We may be sure that our mothers will never preach the Gospel in such a manner as to exalt one sex above the other. And when that mournful time comes of which Paul prophesies, the “falling away” of the Church, and the banner of the Cross is trailed in the dust, we may expect to see our mothers seize the precious standard, and raise it aloft, for, as Payne-Smith says, “God has never given to any body of men whatsoever a chartered right to lock up heaven, and let His people perish for lack of knowledge.” We are coming very close to such times, if we may judge from the rationalistic utterances from our present-day pulpits. “Three measures of meal” does not mean the whole world. This was the usual quantity used to supply bread for a family. The meaning is that the whole family of God will each have his or her share.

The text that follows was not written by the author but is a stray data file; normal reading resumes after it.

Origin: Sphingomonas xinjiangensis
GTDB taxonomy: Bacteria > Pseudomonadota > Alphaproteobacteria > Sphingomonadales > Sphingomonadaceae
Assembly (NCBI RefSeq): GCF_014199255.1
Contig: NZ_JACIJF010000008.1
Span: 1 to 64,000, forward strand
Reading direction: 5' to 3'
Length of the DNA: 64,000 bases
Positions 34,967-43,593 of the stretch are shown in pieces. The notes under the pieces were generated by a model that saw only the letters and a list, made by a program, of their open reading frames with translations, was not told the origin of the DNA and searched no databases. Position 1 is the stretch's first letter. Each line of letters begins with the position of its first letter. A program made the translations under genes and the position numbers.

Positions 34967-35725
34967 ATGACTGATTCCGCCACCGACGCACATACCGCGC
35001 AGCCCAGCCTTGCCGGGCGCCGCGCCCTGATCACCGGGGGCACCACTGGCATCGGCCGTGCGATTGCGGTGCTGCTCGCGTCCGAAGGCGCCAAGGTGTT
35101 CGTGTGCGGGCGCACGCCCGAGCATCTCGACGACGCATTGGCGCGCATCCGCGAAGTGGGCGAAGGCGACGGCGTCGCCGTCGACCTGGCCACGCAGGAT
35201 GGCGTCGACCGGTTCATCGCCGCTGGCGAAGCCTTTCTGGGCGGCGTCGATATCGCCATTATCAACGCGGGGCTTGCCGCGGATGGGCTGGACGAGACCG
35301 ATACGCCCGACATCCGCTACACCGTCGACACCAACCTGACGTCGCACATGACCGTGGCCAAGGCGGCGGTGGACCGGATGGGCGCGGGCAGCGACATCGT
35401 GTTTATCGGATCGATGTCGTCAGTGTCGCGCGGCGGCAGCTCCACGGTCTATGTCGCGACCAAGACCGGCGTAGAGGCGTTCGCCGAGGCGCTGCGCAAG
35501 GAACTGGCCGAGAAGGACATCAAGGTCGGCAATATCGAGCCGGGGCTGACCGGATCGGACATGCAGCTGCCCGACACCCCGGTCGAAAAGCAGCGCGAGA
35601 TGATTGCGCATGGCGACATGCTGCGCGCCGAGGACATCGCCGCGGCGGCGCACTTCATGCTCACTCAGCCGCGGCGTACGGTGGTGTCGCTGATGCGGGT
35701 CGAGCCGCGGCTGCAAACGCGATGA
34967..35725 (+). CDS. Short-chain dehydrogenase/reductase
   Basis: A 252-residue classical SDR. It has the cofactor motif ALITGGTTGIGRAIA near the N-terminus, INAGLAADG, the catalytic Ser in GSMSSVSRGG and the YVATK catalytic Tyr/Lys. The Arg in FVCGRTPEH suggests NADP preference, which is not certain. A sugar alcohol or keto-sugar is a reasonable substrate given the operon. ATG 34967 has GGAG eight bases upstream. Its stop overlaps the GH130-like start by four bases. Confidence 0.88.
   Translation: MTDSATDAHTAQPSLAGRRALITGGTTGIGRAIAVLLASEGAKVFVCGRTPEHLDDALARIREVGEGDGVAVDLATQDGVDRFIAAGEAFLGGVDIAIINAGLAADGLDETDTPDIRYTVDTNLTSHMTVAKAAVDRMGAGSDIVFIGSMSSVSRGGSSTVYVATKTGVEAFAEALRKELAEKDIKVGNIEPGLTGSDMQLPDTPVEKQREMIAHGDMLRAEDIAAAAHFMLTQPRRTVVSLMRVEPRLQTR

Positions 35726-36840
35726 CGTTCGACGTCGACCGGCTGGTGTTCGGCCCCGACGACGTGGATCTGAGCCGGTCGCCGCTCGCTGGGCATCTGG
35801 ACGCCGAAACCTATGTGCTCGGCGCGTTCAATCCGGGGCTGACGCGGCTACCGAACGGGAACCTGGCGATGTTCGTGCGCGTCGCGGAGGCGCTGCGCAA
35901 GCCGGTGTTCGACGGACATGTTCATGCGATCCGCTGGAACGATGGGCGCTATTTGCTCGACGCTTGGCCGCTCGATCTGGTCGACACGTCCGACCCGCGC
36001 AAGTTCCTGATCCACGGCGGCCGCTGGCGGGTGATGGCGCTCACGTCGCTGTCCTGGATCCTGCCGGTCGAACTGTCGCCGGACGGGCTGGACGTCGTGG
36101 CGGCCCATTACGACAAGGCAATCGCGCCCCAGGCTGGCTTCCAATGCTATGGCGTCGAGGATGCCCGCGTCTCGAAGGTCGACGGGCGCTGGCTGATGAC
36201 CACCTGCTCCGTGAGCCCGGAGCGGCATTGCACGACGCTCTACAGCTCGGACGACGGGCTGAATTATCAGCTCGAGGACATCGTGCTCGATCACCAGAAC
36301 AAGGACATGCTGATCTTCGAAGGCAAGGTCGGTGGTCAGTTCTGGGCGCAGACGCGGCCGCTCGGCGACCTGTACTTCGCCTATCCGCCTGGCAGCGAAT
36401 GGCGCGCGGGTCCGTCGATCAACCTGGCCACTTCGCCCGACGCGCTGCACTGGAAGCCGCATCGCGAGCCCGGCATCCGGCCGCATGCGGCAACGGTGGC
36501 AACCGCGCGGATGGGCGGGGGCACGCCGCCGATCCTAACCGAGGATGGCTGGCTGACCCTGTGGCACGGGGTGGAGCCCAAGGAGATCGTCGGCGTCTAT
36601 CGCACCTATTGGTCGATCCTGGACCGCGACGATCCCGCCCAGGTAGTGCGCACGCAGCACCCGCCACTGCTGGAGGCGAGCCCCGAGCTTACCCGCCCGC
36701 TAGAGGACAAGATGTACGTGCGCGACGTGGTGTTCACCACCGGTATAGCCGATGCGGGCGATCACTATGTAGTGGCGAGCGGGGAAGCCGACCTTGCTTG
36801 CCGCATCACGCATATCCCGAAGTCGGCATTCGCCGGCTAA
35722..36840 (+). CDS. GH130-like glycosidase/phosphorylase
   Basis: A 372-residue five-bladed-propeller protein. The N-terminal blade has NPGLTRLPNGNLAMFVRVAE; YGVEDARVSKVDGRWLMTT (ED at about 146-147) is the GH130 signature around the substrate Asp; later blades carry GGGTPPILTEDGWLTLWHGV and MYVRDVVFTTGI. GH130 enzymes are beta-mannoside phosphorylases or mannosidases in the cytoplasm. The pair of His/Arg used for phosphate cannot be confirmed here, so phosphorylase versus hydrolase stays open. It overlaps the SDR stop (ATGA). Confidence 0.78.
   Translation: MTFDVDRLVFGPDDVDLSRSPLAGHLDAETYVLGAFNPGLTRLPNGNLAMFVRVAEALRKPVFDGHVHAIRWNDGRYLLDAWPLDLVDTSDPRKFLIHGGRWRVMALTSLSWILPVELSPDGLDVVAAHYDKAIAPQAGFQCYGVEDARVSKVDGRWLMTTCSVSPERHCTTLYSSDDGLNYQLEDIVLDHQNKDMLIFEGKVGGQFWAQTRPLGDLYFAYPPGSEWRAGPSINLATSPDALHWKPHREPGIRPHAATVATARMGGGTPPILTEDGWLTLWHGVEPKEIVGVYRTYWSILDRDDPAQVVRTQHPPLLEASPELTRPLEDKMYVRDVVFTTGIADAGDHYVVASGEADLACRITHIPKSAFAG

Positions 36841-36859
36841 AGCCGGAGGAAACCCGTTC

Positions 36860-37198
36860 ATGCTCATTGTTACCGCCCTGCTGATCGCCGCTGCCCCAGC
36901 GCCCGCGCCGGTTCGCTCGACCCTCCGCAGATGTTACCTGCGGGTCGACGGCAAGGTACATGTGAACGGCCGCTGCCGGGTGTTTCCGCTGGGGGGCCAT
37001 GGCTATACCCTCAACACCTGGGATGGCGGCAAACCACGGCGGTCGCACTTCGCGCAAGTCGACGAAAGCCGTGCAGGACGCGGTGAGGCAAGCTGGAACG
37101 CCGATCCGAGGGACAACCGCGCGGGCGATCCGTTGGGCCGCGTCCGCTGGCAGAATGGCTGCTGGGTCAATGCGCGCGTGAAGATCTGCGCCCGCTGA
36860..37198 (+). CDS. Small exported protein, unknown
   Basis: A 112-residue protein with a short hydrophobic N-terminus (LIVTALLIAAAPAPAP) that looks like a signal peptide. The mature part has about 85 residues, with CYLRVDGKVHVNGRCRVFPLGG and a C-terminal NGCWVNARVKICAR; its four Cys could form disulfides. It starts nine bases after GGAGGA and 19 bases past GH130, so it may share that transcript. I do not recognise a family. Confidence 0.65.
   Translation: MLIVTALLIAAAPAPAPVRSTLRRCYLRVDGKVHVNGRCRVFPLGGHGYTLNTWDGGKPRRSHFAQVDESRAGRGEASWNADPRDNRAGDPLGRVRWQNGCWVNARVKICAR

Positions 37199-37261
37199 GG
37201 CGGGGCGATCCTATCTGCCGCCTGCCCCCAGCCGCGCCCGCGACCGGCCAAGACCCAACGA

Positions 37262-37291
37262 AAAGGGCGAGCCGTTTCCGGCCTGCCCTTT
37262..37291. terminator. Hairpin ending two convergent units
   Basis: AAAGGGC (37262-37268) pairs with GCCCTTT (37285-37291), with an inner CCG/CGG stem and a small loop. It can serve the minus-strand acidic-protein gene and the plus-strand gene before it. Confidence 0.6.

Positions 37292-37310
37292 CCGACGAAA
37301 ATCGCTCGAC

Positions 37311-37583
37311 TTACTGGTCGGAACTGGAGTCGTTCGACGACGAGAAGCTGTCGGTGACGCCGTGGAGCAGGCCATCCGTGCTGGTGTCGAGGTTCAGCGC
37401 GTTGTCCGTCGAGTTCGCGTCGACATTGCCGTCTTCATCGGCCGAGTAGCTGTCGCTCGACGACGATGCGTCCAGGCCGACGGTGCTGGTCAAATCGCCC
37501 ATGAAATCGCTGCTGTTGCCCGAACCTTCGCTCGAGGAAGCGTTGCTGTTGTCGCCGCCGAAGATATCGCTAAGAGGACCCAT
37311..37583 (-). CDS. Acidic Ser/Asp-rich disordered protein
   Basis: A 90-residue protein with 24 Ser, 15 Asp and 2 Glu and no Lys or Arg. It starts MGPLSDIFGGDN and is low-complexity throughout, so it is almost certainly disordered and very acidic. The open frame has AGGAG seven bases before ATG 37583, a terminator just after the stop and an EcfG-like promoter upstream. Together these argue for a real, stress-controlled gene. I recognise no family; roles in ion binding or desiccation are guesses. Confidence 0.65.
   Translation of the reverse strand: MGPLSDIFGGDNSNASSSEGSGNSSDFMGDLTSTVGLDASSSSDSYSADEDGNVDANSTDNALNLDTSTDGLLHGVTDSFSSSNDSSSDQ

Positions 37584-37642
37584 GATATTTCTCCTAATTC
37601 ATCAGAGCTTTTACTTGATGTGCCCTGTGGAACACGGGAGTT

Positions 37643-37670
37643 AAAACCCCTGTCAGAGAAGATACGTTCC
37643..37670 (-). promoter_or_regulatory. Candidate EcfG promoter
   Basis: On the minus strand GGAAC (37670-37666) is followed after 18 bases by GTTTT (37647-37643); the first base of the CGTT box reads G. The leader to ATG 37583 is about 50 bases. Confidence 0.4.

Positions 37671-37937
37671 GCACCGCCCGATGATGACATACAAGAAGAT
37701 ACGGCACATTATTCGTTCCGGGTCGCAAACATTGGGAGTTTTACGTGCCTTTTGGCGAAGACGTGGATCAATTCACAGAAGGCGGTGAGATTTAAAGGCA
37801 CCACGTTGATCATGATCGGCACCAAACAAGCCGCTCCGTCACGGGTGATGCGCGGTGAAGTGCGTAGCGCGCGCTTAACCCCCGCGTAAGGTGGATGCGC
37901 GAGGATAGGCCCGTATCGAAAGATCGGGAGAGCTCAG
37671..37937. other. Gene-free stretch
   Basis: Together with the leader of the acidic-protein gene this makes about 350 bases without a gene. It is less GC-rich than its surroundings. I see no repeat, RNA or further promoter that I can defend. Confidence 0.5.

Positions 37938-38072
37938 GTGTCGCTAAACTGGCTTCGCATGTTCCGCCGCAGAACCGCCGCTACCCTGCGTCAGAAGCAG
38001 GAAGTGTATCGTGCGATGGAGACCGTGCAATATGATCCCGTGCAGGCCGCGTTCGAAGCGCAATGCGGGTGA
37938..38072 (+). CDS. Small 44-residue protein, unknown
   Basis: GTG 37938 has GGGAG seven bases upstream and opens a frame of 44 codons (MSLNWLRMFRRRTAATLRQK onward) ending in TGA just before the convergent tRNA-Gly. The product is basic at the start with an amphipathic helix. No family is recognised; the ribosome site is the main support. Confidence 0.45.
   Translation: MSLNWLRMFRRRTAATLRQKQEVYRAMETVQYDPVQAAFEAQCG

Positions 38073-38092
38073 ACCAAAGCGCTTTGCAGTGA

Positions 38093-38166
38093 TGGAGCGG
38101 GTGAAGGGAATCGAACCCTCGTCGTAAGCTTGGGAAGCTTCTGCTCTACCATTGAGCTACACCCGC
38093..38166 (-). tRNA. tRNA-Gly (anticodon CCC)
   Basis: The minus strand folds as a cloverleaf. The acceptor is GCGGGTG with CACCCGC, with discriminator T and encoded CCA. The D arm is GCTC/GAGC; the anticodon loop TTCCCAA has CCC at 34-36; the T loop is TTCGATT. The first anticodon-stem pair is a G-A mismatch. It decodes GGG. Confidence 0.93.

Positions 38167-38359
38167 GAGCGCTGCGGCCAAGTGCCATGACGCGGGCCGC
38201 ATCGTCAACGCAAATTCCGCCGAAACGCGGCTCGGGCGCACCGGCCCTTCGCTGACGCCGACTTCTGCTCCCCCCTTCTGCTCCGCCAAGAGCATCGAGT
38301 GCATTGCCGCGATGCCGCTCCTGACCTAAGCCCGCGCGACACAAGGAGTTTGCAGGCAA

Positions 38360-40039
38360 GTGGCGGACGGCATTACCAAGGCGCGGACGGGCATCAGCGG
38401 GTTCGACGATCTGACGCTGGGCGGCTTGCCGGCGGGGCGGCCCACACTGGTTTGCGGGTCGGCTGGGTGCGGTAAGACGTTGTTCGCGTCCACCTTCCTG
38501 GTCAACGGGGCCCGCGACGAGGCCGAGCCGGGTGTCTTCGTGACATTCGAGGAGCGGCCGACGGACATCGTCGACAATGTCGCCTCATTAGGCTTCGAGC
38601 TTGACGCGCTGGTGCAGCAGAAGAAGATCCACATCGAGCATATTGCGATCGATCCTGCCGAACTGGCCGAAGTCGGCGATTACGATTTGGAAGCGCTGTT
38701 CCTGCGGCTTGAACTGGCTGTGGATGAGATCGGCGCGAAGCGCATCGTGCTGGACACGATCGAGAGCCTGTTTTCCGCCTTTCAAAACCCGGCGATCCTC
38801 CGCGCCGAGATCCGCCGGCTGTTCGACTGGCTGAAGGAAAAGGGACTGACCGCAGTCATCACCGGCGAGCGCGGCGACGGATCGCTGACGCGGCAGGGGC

731.     On a third occasion the Master’s words so stirred a woman’s heart that she began to pour out blessings on His head; she “preached Christ” after her own fashion, interrupting Him in His discourse to do so. Did Christ silence the woman? Not at all. He said “Amen” to what she uttered, and added to her teaching (Luke 11:27). Yet apparently not one of these three incidents of unrebuked women speaking in public in Christ’s presence has ever been sufficient to arrest the attention of expositors to the degree that they would consider whether Paul’s one utterance, “Let the women keep silence,” could not be brought into conformity with the precedent set by Jesus, and with the Apostle’s own words elsewhere. But if one such saying is pronounced sufficient to silence one half¾yes, more than one half¾the Church membership, why are not other sayings sufficient to silence the other half?